Before you read this
I have to ask you some questions:
Could you tell me if you are any of the following:
migrant, immigrant, refugee, asylum seeker, émigré,
clandestine, sans papiers, foreigner,
or a son or daughter of any of the above
or if you LOOK like as if you could be any of the above?
In which case please
state your name, date of birth
height, weight, inside leg measurement, blood group, hospital records,
skin colour, income,
preferred sandwich type.
Are you in receipt of any loans or any imported meat products?
Do you intend to stay in this country longer than two minutes?
Do you intend to study anything that is not maths?
Do you have a wife, husband or both?
Please sing the national anthem when I say the word ‘Queen’
And answer the following questions:
why is Britain great?
why is everywhere else not so great?
what is the Anglo Saxon word for great?
do you wear red, white and blue underwear?
Please step this way.
To see if you have answered all these questions truthfully,
we need to do a rectal examination.
by Michael Rosen
There are just a few weeks left to enter our International Poetry Competition! We’re delighted to say that our judge this year is the Forward Prize-winning poet Fiona Benson. As always, we have two categories: Open and English as an Additional Language. The winners in each receive £1000, with £200 for the runners up. The deadline for entries is 14 September. For more details and to enter, visit our website.
Our latest podcast, with American poet Maya C. Popa, is now live! You can find it on our website and via the usual podcast providers – just search for brookespoetry. Maya discusses her exciting new collection, American Faith (Sarabande Books, 2019), and you can find the poems she reads and talks about on our Podcasts page.
Notes from Smokestack Books:
‘Poetry can stick up for the weak’ according to Michael Rosen, or it can ‘mock the mighty’; it can ‘glorify our rulers or it can dissect them. You choose.’ In these powerful new poems Rosen is clear about his own choices. Listening to a Pogrom on the Radio is a book about anti-Semitism, racism, fascism and war, Trump, Le Pen, and the Tory assaults on the NHS and education – the stupid and the sinister, the ridiculous and the revolting. In his first collection for grown-ups since Don’t Mention the Children (2015), Michael Rosen confirms his reputation as the heir to Jacques Prévert, Ivor Cutler and Adrian Mitchell. Few poets writing today can move so effortlessly between childishness and childlike seriousness, or dare to ask, like the child in Hans Christian Andersen’s story, why the silly emperor is not wearing any clothes. Read more about the book and buy a copy on the Smokestack website.
Michael Rosen was born in North London in 1946. After university he worked for the BBC on Play School and Schools TV. He has written and edited over 140 books, including Mind Your Own Business, Wouldn’t You Like to Know, Mustard, Custard, Grumble Belly and Gravy, You Tell Me, No Breathing in Class and Quick Let’s Get Out of Here. You Can’t Catch Me! won the Signal Poetry Award. We’re Going on a Bear Hunt, illustrated by Helen Oxenbury, won the Smarties Prize. He currently presents Radio Four’s long-running Word of Mouth. His most recent books include The Disappearance of Emile Zola, The Author, Workers’ Tales, Reading Rebellion and So They Call You Pisher! He was Children’s Laureate from 2007-2009 and is Professor of Children’s Literature at Goldsmith’s, University of London. Find out more about Michael’s work on his website and follow him on Twitter.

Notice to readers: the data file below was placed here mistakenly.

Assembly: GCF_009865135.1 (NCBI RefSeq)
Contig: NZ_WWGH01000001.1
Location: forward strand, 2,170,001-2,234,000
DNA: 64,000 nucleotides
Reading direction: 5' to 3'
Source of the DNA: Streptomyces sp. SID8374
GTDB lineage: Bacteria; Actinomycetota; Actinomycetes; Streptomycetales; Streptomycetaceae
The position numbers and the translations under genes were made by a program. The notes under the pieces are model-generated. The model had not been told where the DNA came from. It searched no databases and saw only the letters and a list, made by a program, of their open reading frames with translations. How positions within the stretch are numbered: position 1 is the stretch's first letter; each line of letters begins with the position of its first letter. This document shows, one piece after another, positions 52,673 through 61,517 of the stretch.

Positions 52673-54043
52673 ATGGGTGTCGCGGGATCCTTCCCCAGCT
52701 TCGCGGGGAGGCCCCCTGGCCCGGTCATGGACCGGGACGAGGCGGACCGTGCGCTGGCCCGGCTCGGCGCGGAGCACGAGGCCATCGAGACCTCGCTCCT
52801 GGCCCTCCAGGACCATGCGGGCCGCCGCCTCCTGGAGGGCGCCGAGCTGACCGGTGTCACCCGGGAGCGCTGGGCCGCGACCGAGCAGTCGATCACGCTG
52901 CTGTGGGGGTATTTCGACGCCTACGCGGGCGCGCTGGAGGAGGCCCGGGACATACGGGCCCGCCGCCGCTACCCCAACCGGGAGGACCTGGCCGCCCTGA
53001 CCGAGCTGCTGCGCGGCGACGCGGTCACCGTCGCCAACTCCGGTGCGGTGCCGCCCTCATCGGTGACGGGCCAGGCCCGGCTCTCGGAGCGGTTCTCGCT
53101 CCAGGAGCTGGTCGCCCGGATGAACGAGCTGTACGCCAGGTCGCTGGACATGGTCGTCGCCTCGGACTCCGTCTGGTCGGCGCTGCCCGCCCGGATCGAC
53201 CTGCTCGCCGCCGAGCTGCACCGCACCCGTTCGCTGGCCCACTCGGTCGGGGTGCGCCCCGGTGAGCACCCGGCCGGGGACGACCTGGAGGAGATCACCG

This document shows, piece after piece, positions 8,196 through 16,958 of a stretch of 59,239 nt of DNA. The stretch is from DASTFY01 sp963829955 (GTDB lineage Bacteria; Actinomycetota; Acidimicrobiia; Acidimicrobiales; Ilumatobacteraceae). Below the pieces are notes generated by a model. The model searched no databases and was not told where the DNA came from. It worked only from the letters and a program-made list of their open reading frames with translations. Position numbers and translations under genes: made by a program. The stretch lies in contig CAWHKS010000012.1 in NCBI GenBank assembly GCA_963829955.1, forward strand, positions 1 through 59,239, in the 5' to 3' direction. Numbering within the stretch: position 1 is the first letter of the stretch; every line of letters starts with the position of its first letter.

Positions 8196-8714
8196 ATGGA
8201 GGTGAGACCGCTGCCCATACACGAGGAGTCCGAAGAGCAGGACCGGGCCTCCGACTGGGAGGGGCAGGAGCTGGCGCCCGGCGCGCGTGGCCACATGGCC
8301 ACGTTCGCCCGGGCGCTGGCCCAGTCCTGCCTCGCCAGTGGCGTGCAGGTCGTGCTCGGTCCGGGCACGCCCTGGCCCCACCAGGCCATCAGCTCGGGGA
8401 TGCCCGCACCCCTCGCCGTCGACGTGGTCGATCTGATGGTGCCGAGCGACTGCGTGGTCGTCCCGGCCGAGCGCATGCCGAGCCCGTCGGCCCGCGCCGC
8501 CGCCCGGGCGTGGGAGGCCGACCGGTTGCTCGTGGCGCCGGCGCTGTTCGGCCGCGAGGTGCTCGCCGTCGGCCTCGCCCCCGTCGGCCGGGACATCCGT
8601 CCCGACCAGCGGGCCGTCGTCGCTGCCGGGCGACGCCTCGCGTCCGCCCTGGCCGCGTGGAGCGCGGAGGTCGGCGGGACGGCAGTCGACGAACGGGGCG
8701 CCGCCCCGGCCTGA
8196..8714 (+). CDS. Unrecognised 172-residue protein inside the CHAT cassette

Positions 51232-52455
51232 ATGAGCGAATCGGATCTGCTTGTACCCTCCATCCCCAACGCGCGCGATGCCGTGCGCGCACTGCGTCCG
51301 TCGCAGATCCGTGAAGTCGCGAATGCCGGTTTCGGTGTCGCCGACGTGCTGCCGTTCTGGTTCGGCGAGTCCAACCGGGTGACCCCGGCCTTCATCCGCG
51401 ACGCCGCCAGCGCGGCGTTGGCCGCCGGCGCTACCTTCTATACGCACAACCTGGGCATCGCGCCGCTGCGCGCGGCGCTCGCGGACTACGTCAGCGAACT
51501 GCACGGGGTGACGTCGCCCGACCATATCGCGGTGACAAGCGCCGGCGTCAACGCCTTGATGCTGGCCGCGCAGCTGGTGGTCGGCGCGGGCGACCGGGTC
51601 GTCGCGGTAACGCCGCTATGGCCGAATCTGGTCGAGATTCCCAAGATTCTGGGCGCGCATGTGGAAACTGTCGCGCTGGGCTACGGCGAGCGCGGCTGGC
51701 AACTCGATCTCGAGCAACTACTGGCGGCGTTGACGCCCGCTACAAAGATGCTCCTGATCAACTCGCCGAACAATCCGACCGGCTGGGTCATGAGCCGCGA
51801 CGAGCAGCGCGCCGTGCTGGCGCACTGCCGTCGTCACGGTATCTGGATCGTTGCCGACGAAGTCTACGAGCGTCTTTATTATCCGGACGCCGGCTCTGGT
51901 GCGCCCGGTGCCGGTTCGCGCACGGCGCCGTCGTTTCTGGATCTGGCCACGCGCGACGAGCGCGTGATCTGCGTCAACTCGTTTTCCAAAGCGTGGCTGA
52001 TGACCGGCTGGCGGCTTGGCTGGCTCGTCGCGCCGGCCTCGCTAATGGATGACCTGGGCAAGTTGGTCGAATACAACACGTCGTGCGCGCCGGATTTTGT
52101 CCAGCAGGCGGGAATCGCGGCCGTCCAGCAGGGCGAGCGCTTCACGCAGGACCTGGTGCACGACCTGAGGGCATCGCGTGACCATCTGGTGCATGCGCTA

Smokestack is an independent publisher of radical and unconventional poetry run by Andy Croft. Smokestack aims to keep open a space for what is left of the English radical poetic tradition in the twenty-first century. Smokestack champions poets who are unfashionable, radical, left-field and working a long way from the metropolitan centres of cultural authority. Smokestack is interested in the World as well as the Word; believes that poetry is a part of and not apart from society; argues that if poetry does not belong to everyone it is not poetry. Smokestack’s list includes books by John Berger, Michael Rosen, Katrina Porteous, Ian McMillan, Steve Ely, Bertolt Brecht (Germany), Gustavo Pereira (Venezuela), Heinrich Heine (Germany), Andras Mezei (Hungary), Yiannis Ritsos (Greece) and Victor Jara (Chile). David Cain’s Truth Street, an epic-poem that is part oral history and part documentary theatre, draws on eye-witness testimonies of the 1989 Hillsborough Stadium Disaster and was shortlisted for the Forward Prize for Best First Collection in 2019. You can find Smokestack on Facebook and on Twitter.
Copyright information: please note that the copyrights of all the poems displayed on the website and sent out on the mailing list are held by the respective authors, translators or estates, and no work should be reproduced without first gaining permission from the individual publishers.